ABI June 2017: Firm billings start summer on a strong note
More than half of firms are hiring new architectural employees
Architecture firms continued to report strong business conditions to start the summer, with AIA’s Architecture Billings Index (ABI) climbing by more than a point from May to a score of 54.2 in June (any score over 50 indicates billings growth). While billings have trended slightly up and down over the last year, they have been on a positive trajectory for the last several months. Despite growth in inquiries into new projects and the value of new design contracts dipping slightly in June, firms continue to report robust backlogs averaging 5.9 months and indicate a steady supply of work in the pipeline.
Business conditions were strong in all regions of the country in June. Architecture firms located in the Northeast reported billings growth for the first time in three months, and billings remained strong for firms located in the South, which has seen the largest share of firms reporting growth for the last five months. Firms with a residential specialization saw robust billings in June, while business conditions also remained positive at firms with an institutional specialization as well as those with a commercial/industrial specialization.
The overall national economy generally remained strong in June as well, with total nonfarm payroll employment increasing by 222,000 positions. Construction employment has been essentially flat this year, and while architectural services employment declined modestly from April to May (the most recent data available), the sector has still added nearly 7,500 positions in the last year. The latest edition of the Federal Reserve’s Beige Book report, released on July 12, shows that economic activity continued to expand across the country in June, with most regions anticipating further growth in the coming months. Construction activity was generally flat to modestly expanding across the country, with the Minneapolis and Atlanta districts showing increases in nonresidential construction, while residential construction slowed in the Philadelphia district and multifamily construction softened in the Atlanta district.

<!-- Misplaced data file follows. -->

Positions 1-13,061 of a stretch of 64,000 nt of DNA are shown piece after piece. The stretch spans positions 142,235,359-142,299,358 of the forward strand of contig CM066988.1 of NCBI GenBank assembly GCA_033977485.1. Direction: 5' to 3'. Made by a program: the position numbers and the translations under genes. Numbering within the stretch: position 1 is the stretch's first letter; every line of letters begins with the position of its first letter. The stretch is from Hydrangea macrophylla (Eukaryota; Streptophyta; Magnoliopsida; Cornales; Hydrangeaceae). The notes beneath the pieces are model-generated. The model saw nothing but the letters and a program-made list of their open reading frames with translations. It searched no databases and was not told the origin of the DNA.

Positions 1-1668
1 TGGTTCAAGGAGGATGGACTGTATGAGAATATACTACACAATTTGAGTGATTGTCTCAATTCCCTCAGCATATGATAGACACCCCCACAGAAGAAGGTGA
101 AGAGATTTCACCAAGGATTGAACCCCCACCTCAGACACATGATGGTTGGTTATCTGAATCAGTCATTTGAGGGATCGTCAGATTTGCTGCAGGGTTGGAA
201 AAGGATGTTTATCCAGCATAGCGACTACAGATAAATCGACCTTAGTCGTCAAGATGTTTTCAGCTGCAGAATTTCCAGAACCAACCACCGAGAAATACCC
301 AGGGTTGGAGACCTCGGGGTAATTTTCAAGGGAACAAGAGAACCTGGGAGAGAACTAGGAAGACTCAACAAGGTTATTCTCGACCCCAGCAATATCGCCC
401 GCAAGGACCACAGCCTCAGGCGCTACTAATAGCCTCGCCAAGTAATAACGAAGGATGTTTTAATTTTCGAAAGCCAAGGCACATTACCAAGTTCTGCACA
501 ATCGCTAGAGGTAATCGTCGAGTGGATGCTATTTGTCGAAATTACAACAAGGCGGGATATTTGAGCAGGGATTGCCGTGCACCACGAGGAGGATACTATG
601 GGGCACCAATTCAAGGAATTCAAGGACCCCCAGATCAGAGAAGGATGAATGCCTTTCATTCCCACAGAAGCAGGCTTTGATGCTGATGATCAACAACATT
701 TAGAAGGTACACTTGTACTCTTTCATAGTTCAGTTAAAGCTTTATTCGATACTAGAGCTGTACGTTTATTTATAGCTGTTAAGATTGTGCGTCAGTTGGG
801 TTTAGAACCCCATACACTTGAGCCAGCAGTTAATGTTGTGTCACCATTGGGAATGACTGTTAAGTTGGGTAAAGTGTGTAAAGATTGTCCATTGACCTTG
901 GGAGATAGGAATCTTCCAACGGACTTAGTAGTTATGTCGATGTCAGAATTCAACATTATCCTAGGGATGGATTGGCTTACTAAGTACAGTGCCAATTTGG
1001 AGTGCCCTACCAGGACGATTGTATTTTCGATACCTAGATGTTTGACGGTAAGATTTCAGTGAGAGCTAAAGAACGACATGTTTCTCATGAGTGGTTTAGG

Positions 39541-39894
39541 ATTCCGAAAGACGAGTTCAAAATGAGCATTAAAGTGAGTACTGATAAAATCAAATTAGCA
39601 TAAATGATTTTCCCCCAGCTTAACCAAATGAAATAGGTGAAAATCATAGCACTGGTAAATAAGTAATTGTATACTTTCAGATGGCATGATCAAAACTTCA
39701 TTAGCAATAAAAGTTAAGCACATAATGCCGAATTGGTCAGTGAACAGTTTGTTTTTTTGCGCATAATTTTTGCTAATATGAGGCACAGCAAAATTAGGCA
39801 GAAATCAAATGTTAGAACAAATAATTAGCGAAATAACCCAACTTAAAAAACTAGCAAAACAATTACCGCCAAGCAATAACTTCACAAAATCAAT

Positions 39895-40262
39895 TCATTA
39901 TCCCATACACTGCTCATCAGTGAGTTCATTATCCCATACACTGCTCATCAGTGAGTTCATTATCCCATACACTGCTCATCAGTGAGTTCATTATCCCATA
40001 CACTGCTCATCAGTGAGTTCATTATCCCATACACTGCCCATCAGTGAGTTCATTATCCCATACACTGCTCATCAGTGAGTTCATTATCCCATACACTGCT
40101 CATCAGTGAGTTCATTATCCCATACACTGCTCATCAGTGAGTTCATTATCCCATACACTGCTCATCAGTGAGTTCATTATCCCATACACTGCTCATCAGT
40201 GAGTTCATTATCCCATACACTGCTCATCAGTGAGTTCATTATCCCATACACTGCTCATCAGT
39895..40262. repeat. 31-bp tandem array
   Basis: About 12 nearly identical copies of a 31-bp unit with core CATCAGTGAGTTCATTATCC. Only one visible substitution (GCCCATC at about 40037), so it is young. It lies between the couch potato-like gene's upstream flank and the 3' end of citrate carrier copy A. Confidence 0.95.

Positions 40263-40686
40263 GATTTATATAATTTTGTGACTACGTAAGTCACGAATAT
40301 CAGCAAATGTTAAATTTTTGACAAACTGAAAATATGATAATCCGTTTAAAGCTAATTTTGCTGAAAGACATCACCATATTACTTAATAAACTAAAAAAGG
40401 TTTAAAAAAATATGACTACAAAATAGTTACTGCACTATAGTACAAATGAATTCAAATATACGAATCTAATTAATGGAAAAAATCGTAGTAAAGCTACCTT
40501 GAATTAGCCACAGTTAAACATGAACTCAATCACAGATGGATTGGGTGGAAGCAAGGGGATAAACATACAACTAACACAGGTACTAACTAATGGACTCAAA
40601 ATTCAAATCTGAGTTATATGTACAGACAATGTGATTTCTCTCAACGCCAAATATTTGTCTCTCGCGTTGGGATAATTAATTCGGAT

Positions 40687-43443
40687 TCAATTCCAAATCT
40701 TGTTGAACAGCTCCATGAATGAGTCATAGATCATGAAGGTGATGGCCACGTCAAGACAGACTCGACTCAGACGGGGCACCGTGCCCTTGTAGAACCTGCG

Dissecting hiring needs and incentives
This month’s special practice questions asked responding architecture firms about recent hiring needs at their firms and incentives offered to attract new employees. Nearly six in 10 firms reported that they have recently hired, or are looking to hire, new architectural employees. Large firms were much more likely to report interest in hiring, with 87 percent of firms with annual billings over $5 million indicating that they have recently hired or are looking to hire new architectural employees, in comparison to 18 percent of firms with annual billings of less than $250,000.
For those architecture firms that have recently hired or are looking to hire new architectural employees, emerging professionals on the path to licensure are in the highest demand. Nearly three quarters of these firms (72 percent) reported that they have filled or are looking to fill that position, with large firms more likely than small firms. For other architectural staff positions, 47 percent of these firms reported that they have hired or are looking to hire architects/designers, 27 percent senior design/project management staff, and 6 percent principals/partners or other senior staff. The majority of these firms, regardless of size, indicated that they were unlikely to hire senior staff in the near future.
Most of the responding architecture firms that have recently hired, or are looking to hire, new architectural employees also reported that they offer a wide variety of benefits and perks to attract new hires at least some of the time, including the potential for performance bonuses, salaries above what competing firms might offer, firm contribution toward a retirement program, and quality of life benefits (e.g., transportation programs, gym memberships, pet-friendly offices, in-office meals). Sign-on bonuses, on the other hand, were not very popular, with just 37 percent of these firms indicating that they only offer them sometimes, and nearly two thirds of firms (63 percent) reporting that they never offer them.
Overall, the largest share of these firms (89 percent) indicated that offering salaries above what competing firms might offer was very or somewhat important to new hires’ decision to join the firm, followed by the potential for performance bonuses (84 percent very/somewhat important), firm contribution toward retirement (79 percent very/somewhat important), and quality of life benefits (76 percent very/somewhat important).
This month, Work-on-the-Boards participants are saying:
- "Activity is strong in core sectors, but costs to construct are increasing and it is more difficult to get projects started. There is more analysis and start/stop in developer processes than ever before." —185-person firm in the Midwest, residential specialization
- "We have received several calls from private business concerns, which has not been the case in recent months and years." —8-person firm in the South, institutional specialization
- "Hospitality is still very strong. We are turning away work or asking potential clients to wait, if they can." —17-person firm in the West, commercial/industrial specialization
- "There is a bit of a 'boomlet' going on in new work for small to mid-size firms. Several larger firms are working through their backlog rapidly. We do not expect this boomlet to continue through the end of 2017." —2-person firm in the Northeast, institutional specialization